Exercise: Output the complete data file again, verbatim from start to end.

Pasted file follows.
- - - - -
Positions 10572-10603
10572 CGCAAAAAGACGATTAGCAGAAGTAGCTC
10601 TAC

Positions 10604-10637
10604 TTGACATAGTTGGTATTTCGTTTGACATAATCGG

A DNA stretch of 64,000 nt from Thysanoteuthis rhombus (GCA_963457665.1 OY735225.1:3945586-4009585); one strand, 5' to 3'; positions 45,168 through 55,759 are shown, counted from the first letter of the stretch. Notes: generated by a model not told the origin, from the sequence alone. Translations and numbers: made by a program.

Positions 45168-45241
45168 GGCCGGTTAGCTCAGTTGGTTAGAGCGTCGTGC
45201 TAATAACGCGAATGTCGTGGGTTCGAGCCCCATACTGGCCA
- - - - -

Positions 10572-10603
10572 CGCAAAAAGACGATTAGCAGAAGTAGCTC
10601 TAC

Positions 10604-10637
10604 TTGACATAGTTGGTATTTCGTTTGACATAATCGG

A DNA stretch of 64,000 nt from Thysanoteuthis rhombus (GCA_963457665.1 OY735225.1:3945586-4009585); one strand, 5' to 3'; positions 45,168 through 55,759 are shown, counted from the first letter of the stretch. Notes: generated by a model not told the origin, from the sequence alone. Translations and numbers: made by a program.

Positions 45168-45241
45168 GGCCGGTTAGCTCAGTTGGTTAGAGCGTCGTGC
45201 TAATAACGCGAATGTCGTGGGTTCGAGCCCCATACTGGCCA